212 Mass. 404

March 26, 1912 - June 19, 1912

Suffolk County


Equity Jurisdiction, Specific performance of oral trust agreement, Laches, Accounting. Fraud. Equity Pleading and Practice, Supplemental bill.

In a suit in equity against an individual and a corporation the plaintiff alleged that he, the individual defendant and a third person formerly had been in control of the defendant corporation and that, having been ousted from such control, they formed a competing corporation; that, to induce them to make an agreement to cease competition, the defendant corporation conveyed to the individual defendant certain securities and agreed with him in writing to pay to him a certain sum yearly for a number of years as a salary; that the individual defendant orally agreed with the plaintiff and their associate to divide such securities and salary with them in the proportion of three fifths to himself and one fifth to each of them, and that he did not carry out his agreement as to the division of the salary. The suit was heard by a single justice and a decree was entered among other things adjudging that by virtue of the oral agreement between the individual defendant and the plaintiff and their associate the defendant received the salary from the corporation in trust for the plaintiff and the other associate. Upon an appeal by the individual defendant, all the evidence being reported, it was held that the findings were warranted by the evidence, and that the appeal should be dismissed.

In a suit in equity for an accounting, if it appears that during certain years the plaintiff received from the defendant payments in settlement of the account for those years and that the payments were smaller than they should have been, but that he was induced to accept such settlements through fraud of the defendant, the account ordinarily will be reopened and the plaintiff will be given relief; but, if it appears that in the last two of these years the plaintiff accepted the decreased sums without protest when he could have asserted his rights, and that he assented to such reduced payments, not because he was misled but for unrevealed reasons, such delay or forbearance on his part will prevent the reopening of the account.

Where in a suit in equity the plaintiff seeks to have the defendant compelled to make periodical payments to him under an oral agreement as to a trust and a decree is entered adjudging that such agreement be enforced, there cannot be included in a final decree an order that the defendant also pay sums which have fallen due under the agreement during the pendency of the suit. To recover such sums the plaintiff must resort to a supplemental bill or to an amendment in the nature of a supplemental bill alleging that such additional sums have fallen due since the suit was begun.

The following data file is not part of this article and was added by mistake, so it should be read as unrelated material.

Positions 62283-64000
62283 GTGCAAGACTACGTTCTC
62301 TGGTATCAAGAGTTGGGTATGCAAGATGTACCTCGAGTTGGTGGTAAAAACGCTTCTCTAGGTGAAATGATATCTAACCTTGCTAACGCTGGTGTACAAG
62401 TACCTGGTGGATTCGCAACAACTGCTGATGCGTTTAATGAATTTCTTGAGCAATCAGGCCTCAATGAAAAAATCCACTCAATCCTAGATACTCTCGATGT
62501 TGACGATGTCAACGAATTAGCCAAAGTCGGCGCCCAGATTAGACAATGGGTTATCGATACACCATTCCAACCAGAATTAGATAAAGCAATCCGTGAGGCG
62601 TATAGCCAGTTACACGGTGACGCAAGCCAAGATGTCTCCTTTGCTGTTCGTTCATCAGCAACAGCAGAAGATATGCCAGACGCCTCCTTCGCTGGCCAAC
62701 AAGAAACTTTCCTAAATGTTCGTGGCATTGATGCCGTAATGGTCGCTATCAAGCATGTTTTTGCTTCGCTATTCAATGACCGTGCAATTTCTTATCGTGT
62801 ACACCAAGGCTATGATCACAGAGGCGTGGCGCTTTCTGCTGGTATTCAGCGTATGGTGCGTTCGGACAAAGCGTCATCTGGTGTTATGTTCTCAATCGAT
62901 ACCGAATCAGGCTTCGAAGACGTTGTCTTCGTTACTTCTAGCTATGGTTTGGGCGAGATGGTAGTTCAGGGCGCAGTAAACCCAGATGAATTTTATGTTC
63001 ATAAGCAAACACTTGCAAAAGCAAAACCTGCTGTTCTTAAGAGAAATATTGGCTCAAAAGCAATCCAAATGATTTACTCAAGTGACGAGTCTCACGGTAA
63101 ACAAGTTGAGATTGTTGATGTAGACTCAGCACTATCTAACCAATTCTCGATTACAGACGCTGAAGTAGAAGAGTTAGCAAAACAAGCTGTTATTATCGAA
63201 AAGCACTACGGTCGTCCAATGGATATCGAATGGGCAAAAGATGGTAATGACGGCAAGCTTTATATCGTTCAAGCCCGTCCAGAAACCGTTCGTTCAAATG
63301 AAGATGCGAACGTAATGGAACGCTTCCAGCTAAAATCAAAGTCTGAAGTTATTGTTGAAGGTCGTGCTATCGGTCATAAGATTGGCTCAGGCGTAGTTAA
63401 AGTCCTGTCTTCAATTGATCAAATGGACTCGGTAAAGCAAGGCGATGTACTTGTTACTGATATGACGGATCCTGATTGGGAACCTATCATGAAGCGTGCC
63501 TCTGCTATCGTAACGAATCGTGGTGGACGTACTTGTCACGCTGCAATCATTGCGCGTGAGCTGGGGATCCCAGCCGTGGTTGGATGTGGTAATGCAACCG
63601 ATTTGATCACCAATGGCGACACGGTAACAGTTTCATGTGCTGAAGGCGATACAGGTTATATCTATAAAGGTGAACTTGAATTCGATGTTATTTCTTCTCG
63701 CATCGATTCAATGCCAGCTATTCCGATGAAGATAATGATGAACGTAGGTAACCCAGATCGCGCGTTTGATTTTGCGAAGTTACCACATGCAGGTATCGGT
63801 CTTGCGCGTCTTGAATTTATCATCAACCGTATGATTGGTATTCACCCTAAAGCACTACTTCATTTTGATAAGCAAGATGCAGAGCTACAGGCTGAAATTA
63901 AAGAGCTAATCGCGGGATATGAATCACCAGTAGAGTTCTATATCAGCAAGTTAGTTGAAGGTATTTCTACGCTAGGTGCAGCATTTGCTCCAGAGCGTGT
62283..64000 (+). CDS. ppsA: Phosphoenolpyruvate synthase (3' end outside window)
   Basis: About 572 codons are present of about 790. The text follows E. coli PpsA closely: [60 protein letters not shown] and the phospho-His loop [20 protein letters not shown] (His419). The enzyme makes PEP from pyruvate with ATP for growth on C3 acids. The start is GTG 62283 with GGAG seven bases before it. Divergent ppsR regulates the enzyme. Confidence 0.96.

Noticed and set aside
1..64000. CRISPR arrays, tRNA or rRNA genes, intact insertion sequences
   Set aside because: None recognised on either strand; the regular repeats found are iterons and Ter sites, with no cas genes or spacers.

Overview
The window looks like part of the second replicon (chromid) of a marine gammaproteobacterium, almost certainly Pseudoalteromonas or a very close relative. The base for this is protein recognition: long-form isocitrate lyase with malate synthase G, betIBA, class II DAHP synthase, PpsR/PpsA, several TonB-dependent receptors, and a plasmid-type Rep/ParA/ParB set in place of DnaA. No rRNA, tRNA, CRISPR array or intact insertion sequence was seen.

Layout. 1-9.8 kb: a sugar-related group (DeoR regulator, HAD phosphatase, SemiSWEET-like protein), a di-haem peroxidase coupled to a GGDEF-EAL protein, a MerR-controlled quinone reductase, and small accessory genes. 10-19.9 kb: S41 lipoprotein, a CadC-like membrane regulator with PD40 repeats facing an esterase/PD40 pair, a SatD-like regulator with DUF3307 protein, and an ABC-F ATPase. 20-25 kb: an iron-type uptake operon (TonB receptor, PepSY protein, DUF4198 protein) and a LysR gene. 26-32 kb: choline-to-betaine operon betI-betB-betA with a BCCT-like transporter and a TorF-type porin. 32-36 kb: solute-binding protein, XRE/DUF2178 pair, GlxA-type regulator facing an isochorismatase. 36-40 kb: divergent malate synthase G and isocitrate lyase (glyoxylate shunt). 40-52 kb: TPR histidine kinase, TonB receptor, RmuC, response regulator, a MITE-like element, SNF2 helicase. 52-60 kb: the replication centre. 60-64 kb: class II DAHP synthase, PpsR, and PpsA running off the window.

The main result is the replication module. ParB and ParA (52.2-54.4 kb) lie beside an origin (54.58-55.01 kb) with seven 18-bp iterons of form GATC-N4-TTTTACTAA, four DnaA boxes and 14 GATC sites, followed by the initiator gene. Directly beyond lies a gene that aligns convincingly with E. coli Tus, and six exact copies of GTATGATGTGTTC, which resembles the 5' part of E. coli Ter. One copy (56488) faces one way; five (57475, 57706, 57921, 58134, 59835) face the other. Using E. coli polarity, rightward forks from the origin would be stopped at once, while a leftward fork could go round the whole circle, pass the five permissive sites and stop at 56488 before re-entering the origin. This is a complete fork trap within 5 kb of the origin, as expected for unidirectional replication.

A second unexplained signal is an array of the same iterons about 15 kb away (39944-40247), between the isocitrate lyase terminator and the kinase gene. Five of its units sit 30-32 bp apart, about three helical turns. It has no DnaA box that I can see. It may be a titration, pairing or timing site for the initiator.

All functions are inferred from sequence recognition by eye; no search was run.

BILL IN EQUITY, filed in the Superior Court on August 22, 1911, and on motion of the defendant Dillaway removed to the Supreme

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Judicial Court on October 23, 1911, against William E.L. Dillaway and the American Pneumatic Service Company (hereinafter called the American Company), alleging in substance that the plaintiff, the defendant Dillaway and one Arthur S. Temple, deceased, who previous to June, 1907, were in the control of the defendant corporation, were ousted from control in June, 1907, and that thereafter they, as associates, organized a competing company called the United Store Service and Tube Company (hereinafter called the United Company), and carried on business until the winter of 1909 in competition with the defendant corporation; that in the winter of 1909 the defendant corporation entered into negotiations which finally resulted in the purchase of all the property and rights of the United Company, and in an agreement between the defendant corporation and Dillaway, Fordyce and Temple that they should cease competing with it; that these negotiations were carried on for the three associates by Dillaway as agent and trustee for himself and them; that at the time of such adjustment it was understood and agreed that all the consideration paid and to be paid by the defendant corporation should be delivered and paid to the defendant Dillaway as agent and trustee for himself and associates, including the plaintiff; that "after the delivery of certain property and payment of certain sums of money to employees and certain persons who had rendered services for the United Company enterprise, it was the agreement and understanding" that the defendant Dillaway should divide the stocks, bonds, and cash received and to be received as a result of settlement between himself and the plaintiff and Temple in certain agreed proportions, different as to the stocks and bonds, but as to the cash three fifths to Dillaway, one fifth to Temple, and one fifth to the plaintiff, that the defendant Dillaway properly accounted for the bonds, but not for the stock; that about the close of the negotiations with the defendant corporation Dillaway informed the plaintiff and Temple, that because of certain legal reasons, in no way affecting their rights, the cash payment of $110,000 would come in instalments and would take the form of payment for personal or professional services to be rendered by him to the defendant corporation, but that he would receive it as trustee and pay over to each of them one fifth as he should receive it, $25,000 a year for the first two years and $20,000 for the